>Why are you keeping bees?

That's kind of a loaded question.  I've always been interested in honeybees.  Probably because my grandpa raised bees.  As a child I would watch the bees fly in and out of his hives anytime we went to visit him.  I also noticed that there were not as many bees around as there was when I was a kid.  I also do woodworking as a hobby and was thinking about building a hive or two just as a woodworker.  The final thing that made me take the leap, was that my cousin was thinking about getting some bees.  So we decided to take the leap together.

>What are your motives after 6 years? Did they change from when you started?

Originally my motives was just to have bees, provide them with a place to live and learn what to do with them.  If I got a little honey for my efforts, that would be a bonus.  Now, I look at the honey as a way to help pay for this expensive hobby.  Although at times it can almost be more trouble than its worth.  I don't know whether I want to make it a full time job.  The bees are still teaching me things every time I go out to my beeyards.  So there is still the motivation to learn about them.  The one thing that I enjoy the most is making and working with nucs.  With less bees and boxes you can learn a lot from them.  That probably explains the increases in hive numbers that I have had over the years. 

>At some point you will max out and have to go to multiple location if you aren't there already.

I do have a second yard that contains about 20 of my hives.  The rest are at my house.  After this summer, I have realized that I'm probably getting close to maximum hives at my house.  I will probably need to get another yard this year If I don't sell any nucs.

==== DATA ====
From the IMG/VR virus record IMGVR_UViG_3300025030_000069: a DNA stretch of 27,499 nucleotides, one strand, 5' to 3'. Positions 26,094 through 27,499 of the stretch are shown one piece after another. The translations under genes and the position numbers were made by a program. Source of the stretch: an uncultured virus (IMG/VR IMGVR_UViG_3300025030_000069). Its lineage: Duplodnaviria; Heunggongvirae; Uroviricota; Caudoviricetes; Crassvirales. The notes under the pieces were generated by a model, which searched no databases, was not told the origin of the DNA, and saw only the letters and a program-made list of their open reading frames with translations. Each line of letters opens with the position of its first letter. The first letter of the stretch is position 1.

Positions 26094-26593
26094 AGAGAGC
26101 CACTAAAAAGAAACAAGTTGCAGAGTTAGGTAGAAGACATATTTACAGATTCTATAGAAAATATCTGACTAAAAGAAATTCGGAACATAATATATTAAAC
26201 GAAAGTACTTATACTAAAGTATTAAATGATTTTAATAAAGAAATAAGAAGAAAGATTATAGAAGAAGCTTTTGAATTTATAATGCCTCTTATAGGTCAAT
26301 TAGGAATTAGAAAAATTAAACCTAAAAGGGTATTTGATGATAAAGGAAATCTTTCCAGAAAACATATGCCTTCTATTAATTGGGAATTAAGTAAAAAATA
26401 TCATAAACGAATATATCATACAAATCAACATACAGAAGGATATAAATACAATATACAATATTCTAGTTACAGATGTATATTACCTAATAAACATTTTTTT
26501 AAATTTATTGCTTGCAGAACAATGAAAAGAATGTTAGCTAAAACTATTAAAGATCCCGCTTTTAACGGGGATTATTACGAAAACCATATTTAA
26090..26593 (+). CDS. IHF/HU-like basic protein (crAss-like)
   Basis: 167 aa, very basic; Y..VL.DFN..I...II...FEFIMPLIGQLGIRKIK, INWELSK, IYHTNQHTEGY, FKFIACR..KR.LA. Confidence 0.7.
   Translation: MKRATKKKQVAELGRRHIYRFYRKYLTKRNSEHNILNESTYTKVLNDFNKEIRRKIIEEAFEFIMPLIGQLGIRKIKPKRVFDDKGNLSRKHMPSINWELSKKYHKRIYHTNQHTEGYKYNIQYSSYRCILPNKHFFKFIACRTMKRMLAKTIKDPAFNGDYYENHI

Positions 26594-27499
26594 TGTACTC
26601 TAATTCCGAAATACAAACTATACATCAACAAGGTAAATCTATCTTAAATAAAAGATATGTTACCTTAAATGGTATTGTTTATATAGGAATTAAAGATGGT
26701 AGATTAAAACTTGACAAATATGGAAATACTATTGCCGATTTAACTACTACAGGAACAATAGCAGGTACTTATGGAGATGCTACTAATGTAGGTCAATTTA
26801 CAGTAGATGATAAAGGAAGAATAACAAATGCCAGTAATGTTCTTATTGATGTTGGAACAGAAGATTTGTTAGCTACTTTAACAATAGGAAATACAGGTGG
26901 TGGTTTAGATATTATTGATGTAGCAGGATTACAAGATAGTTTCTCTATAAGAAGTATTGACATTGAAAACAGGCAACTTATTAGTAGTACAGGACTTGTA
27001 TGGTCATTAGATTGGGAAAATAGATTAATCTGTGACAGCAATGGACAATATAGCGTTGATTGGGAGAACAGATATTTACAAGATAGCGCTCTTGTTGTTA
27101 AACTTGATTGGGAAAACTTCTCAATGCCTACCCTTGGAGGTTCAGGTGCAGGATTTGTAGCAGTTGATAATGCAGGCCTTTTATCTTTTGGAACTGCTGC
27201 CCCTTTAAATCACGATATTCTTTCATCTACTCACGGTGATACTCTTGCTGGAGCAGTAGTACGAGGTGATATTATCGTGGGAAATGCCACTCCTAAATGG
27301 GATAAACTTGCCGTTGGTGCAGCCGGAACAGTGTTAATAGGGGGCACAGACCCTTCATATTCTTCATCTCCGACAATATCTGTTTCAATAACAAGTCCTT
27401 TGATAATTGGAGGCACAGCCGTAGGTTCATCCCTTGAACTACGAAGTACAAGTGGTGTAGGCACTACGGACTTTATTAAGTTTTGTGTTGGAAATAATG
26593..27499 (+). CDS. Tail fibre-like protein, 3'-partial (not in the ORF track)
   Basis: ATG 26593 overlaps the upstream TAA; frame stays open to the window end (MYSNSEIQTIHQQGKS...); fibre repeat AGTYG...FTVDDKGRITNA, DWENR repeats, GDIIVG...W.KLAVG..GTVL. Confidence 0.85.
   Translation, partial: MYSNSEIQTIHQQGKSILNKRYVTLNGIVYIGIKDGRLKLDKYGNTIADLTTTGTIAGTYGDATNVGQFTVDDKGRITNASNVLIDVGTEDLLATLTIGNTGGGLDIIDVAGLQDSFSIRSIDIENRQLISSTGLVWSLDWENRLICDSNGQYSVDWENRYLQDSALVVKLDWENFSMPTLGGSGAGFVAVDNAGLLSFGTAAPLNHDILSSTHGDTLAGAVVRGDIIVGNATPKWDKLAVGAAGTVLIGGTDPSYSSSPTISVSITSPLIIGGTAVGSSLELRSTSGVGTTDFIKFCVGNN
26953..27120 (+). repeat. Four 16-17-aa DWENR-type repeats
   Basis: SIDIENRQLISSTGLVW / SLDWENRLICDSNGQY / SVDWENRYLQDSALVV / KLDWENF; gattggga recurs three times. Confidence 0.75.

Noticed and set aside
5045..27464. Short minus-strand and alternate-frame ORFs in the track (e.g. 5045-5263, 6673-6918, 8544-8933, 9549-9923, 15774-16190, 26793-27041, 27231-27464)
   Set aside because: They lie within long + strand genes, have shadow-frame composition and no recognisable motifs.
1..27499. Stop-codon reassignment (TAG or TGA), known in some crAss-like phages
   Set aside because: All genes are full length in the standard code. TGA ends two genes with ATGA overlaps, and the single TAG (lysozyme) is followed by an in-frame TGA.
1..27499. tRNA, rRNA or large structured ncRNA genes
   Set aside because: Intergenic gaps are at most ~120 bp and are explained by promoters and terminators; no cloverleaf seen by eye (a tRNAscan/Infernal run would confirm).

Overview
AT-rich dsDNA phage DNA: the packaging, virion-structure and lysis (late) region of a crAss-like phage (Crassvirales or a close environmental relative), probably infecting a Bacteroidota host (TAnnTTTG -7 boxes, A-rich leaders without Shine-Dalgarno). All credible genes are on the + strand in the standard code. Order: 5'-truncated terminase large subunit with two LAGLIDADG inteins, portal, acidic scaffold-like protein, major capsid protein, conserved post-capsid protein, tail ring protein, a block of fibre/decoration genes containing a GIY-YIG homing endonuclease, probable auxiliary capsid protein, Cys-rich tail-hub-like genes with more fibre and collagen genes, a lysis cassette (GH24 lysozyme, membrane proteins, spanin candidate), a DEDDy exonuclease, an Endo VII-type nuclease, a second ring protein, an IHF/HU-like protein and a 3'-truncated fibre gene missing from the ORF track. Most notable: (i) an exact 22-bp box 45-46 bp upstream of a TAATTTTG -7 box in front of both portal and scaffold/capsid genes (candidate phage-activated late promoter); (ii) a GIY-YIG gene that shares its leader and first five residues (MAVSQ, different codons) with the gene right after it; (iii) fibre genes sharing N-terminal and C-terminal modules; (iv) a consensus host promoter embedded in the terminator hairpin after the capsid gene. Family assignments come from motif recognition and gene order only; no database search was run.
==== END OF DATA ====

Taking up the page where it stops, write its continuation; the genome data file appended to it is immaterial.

>Does anyone here improve his hive configuration by insulating or providing a place for microorganisms? How then?

The only insulating that I do is I put a foam board between inner and outer covers over winter.

>Anyone changes to another kind of multiplying?

The only way I have split hives so far is with pulling frames with queen cells, or pulling the queen and letting them raise there own.  Or by catching swarms.  At some point I would like to experiment with grafting to raise queens.  There is always something to learn with the bees. :wink:



Offline SiWolKe

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Re: Updating
« Reply #5 on: December 23, 2018, 01:29:14 pm »
cao,
that?s pretty cool.

I hope some more chime in to share their experience.

Now that we can?t look into our hives it?s wonderful to talk about ideas and improvements, feelings and plans.
Please feel free to post.
 :happy:

Offline yes2matt

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Re: Updating
« Reply #6 on: March 19, 2019, 10:22:13 pm »
cao,
that?s pretty cool.

I hope some more chime in to share their experience.

Now that we can?t look into our hives it?s wonderful to talk about ideas and improvements, feelings and plans.
Please feel free to post.
 :happy:
I think surviving year to year is not enough to be "success." I would like to have equivalent production of honey/wax/propolis/etc out of a similarly situated apiary (size and location). I think that "treatment free" will not be taken seriously unless it is economically competitive. So I'm intending to give the chemical dependent beeks a run for their money. :) Better bees, better methods.

Offline Acebird

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Re: Updating
« Reply #7 on: March 20, 2019, 06:31:49 pm »
I think that "treatment free" will not be taken seriously unless it is economically competitive. So I'm intending to give the chemical dependent beeks a run for their money. :) Better bees, better methods.

Competitive Matt?  That would be like an organic farmer trying to take on big Ag.  I don't want to shoot your hopes and dreams but I don't think the two are competitive.  They are different markets.
Brian Cardinal
Just do it